I boycotted Take Back The Night last year.
At other schools I’ve attended, I was a huge supporter of Take Back The Night. The annual rally and march promotes speaking out in fierce opposition to violence against women. It is part of a movement that began in the 1970s, where women demanded “the right to move freely in their communities at day and night without harassment and sexual assault.”
Why would I boycott an event for such a worthy cause? It wasn’t the message, but the implementation. In past years, CSU’s Take Back The Night has been sex-segregated: although the marches eventually converged at the end of the evening, the men’s and women’s “speak-out” portions were entirely separate. I believe that intentionally segregating these sorts of events is symptomatic of a fundamental societal problem regarding the way rape and sexual assaults are confronted.
Too often, men are left out of the solution to the problem of sexual violence. While there is a need and a place for sex-segregated groups in some situations, it must be recognized that while women are overwhelmingly affected by sexual assault, men are overwhelmingly the perpetrators. Therefore, sexual assault is as much a man’s problem as it is a woman’s problem. Just as women must be empowered to stand up against sexual assault, men must be educated to never commit it.
Lesson one is awareness, and lest we forget the staggering scope of the problem, the National College Women Sexual Victimization survey, collected in the year 2000, tells us a college the size of CSU is likely to have over 300 rapes in any given year. One out of 10 college women reports having been raped at some point in their lives. Out of those, 90 percent knew the offenders beforehand. During any given academic year, 2.8 percent of women will experience an attempted or completed rape. And those statistics are for a typical college campus; according to the FBI’s Uniform Crime Statistics, the number of forcible rapes reported in Fort Collins is three times the national average.
We can quote the grim statistics until the cows come home, but cold numbers won’t do much to slow the avalanche of sexual assault on college campuses.
The ugly truth is that men are responsible for the overwhelming majority of sexual assaults, and a mere statistic isn’t going to change the way a man behaves or stop him from using a woman as a sexual object against her consent. In order to actually change men’s actions, the fight against sexual assault has to become personal.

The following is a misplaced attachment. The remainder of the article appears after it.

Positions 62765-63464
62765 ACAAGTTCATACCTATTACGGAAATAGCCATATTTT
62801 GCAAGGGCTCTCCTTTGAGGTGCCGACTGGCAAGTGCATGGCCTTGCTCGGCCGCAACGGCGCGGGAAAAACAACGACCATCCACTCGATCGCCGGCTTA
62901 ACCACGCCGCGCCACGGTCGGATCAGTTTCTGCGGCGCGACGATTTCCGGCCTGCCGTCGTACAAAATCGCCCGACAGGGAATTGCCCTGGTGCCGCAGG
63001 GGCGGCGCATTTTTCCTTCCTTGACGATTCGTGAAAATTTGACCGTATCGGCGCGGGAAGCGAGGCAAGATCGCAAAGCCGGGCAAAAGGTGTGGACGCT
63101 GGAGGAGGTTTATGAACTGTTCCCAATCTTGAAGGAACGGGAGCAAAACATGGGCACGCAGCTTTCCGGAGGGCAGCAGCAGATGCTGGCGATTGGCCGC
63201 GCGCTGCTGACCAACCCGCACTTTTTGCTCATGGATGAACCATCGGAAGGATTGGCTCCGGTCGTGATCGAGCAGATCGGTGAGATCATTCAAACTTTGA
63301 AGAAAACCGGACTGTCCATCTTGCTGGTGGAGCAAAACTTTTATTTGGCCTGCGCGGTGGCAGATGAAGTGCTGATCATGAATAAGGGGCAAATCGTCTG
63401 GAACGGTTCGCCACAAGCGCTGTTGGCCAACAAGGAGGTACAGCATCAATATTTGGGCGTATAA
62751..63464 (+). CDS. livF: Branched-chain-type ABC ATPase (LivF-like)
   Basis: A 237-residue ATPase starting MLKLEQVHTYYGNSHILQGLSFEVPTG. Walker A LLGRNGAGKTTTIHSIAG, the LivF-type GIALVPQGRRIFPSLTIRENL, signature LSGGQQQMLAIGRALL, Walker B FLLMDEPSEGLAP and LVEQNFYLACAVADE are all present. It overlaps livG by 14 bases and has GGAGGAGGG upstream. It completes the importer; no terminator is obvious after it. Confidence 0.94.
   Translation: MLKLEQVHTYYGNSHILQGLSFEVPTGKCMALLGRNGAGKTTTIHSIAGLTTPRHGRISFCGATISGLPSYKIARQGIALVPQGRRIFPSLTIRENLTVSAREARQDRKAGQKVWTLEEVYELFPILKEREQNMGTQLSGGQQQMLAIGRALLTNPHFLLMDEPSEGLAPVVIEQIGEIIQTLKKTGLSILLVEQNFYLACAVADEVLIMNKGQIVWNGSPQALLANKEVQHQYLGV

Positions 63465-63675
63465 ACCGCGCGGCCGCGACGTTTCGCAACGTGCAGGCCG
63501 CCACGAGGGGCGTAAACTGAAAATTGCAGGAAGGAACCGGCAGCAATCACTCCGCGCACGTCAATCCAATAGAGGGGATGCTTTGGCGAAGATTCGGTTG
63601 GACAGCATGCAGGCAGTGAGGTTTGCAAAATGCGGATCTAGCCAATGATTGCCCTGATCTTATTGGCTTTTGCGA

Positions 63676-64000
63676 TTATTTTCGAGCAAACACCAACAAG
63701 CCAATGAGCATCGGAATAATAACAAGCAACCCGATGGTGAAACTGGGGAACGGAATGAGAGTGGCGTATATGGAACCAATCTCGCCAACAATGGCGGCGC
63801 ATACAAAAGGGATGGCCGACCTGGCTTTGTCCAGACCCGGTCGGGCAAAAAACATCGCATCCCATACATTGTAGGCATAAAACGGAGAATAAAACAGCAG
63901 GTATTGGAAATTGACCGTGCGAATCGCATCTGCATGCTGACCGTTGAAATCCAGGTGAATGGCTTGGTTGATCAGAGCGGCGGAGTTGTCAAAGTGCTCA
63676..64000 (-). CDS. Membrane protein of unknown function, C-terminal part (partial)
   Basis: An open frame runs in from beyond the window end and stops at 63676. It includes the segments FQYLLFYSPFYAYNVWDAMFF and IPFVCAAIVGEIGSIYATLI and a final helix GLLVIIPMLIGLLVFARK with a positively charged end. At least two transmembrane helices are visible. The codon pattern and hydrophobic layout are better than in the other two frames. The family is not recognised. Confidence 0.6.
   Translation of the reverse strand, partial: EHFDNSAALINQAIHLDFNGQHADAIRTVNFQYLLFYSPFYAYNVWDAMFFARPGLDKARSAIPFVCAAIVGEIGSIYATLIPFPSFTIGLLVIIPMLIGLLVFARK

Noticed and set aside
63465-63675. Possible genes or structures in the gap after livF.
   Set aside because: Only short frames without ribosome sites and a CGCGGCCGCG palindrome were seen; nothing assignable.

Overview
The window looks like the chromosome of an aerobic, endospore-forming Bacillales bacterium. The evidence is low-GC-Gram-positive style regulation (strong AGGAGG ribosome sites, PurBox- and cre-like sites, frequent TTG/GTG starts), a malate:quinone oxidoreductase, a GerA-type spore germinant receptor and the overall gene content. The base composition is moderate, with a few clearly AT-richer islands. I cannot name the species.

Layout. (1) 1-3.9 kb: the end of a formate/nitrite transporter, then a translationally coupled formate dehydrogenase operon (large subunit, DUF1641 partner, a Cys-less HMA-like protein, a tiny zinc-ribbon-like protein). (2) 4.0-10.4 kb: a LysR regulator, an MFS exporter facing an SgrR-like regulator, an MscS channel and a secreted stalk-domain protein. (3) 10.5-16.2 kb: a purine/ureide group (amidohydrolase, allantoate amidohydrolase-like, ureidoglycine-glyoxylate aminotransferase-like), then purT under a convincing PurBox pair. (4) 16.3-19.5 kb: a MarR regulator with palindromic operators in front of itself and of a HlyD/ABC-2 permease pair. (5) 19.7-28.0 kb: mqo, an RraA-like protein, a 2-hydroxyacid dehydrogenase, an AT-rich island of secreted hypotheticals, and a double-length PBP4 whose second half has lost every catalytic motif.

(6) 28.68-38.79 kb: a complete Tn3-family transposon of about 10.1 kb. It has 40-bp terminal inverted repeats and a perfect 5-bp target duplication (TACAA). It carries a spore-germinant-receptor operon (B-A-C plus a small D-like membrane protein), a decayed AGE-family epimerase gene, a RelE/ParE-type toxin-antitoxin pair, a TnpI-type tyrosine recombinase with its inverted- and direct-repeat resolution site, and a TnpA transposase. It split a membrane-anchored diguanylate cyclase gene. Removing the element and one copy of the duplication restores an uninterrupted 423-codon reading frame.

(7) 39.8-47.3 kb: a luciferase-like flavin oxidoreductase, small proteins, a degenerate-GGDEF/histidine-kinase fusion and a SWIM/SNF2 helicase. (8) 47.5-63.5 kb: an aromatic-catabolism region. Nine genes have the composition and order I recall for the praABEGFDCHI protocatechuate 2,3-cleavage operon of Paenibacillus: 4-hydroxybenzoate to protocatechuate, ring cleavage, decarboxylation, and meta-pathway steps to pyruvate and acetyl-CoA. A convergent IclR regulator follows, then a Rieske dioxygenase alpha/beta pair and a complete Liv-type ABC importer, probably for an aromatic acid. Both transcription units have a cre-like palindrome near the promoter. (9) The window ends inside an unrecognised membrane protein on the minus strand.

Although I like to think that no matter what, I would be one of those men standing up and speaking out against sexual assault and rape, I know for a fact that the reason this issue hits so close to home for me is that I’ve personally heard the stories of women – friends and family – who have been raped and had the courage to tell the tale.
For men, the gender overwhelmingly responsible for these heinous crimes, we need to hear these stories in order to drill into our thick heads the seriousness of it all; we need to be reminded that the statistics we hear are actually the women we pass every day in the halls, sit next to in class, or laugh with at a party. One story can change a man’s attitude about sexual assault for a lifetime and have ripple effects beyond just him.
This year, men and women will speak out together and listen together at Take Back The Night, beginning at 6 p.m. on Thursday, April 19, in the Sculpture Garden outside the Lory Student Center. It’s a welcome change to bring men and women together to confront our common problems, and I commend the Campus Feminist Alliance for taking this step. This year, I’ll be there.
Seth Anthony is a chemistry Ph.D. student. His column appears occasionally in the Collegian. Replies and feedback can be sent to email@example.com.